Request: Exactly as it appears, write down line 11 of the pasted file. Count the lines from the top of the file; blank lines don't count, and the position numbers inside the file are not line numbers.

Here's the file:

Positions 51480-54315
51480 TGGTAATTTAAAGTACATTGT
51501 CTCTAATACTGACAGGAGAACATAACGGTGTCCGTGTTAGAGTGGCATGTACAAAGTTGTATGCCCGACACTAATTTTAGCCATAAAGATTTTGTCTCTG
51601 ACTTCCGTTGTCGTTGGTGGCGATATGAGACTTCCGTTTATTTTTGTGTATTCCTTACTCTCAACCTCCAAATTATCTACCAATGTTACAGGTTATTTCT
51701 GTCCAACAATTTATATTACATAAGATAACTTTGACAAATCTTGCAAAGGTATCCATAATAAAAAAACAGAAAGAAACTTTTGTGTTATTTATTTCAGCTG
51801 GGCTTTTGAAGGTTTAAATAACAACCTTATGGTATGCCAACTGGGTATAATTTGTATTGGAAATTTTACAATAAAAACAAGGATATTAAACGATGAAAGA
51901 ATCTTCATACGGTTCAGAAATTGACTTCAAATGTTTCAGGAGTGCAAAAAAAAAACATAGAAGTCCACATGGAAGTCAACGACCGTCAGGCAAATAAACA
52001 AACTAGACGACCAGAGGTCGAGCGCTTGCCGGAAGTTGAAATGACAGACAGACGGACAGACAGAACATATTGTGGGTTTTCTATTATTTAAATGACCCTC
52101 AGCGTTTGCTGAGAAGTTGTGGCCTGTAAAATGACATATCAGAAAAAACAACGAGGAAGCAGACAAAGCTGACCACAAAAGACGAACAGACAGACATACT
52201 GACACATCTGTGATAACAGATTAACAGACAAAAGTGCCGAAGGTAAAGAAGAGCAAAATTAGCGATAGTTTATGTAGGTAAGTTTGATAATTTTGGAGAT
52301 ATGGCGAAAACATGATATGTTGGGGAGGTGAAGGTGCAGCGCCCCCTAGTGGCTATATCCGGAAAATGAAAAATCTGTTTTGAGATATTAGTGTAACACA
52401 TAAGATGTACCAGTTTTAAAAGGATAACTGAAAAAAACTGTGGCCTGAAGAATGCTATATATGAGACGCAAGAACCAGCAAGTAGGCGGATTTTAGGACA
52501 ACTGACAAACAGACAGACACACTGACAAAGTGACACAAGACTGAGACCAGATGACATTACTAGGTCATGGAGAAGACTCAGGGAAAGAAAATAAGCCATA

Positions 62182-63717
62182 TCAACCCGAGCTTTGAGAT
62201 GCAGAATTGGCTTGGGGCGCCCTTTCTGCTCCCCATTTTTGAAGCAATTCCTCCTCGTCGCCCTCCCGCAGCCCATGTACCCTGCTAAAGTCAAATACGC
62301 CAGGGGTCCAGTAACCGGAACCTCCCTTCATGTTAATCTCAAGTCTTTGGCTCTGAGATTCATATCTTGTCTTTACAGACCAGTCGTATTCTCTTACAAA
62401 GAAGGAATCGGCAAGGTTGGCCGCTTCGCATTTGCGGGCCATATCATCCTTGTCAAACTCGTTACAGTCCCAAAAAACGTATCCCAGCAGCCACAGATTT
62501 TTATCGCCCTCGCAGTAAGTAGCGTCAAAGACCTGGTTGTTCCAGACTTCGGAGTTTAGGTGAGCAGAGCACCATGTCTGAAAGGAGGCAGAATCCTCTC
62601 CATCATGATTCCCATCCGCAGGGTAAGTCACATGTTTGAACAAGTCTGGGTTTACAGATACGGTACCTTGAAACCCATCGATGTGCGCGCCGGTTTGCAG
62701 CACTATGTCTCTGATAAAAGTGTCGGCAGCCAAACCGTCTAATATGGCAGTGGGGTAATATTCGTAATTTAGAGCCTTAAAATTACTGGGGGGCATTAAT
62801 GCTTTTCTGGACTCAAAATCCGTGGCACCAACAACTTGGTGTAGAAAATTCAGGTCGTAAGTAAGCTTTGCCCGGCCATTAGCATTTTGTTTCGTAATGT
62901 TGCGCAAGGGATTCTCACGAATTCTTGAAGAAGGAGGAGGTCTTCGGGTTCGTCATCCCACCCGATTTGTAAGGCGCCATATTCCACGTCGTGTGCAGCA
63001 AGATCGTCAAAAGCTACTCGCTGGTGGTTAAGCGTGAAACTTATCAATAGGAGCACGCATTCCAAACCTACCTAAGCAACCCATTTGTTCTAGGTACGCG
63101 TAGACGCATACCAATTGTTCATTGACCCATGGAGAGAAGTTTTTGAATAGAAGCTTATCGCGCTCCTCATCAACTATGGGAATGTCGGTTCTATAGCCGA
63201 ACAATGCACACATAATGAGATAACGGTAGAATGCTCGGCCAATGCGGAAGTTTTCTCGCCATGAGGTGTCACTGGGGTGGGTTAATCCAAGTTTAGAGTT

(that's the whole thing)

52301 ATGGCGAAAACATGATATGTTGGGGAGGTGAAGGTGCAGCGCCCCCTAGTGGCTATATCCGGAAAATGAAAAATCTGTTTTGAGATATTAGTGTAACACA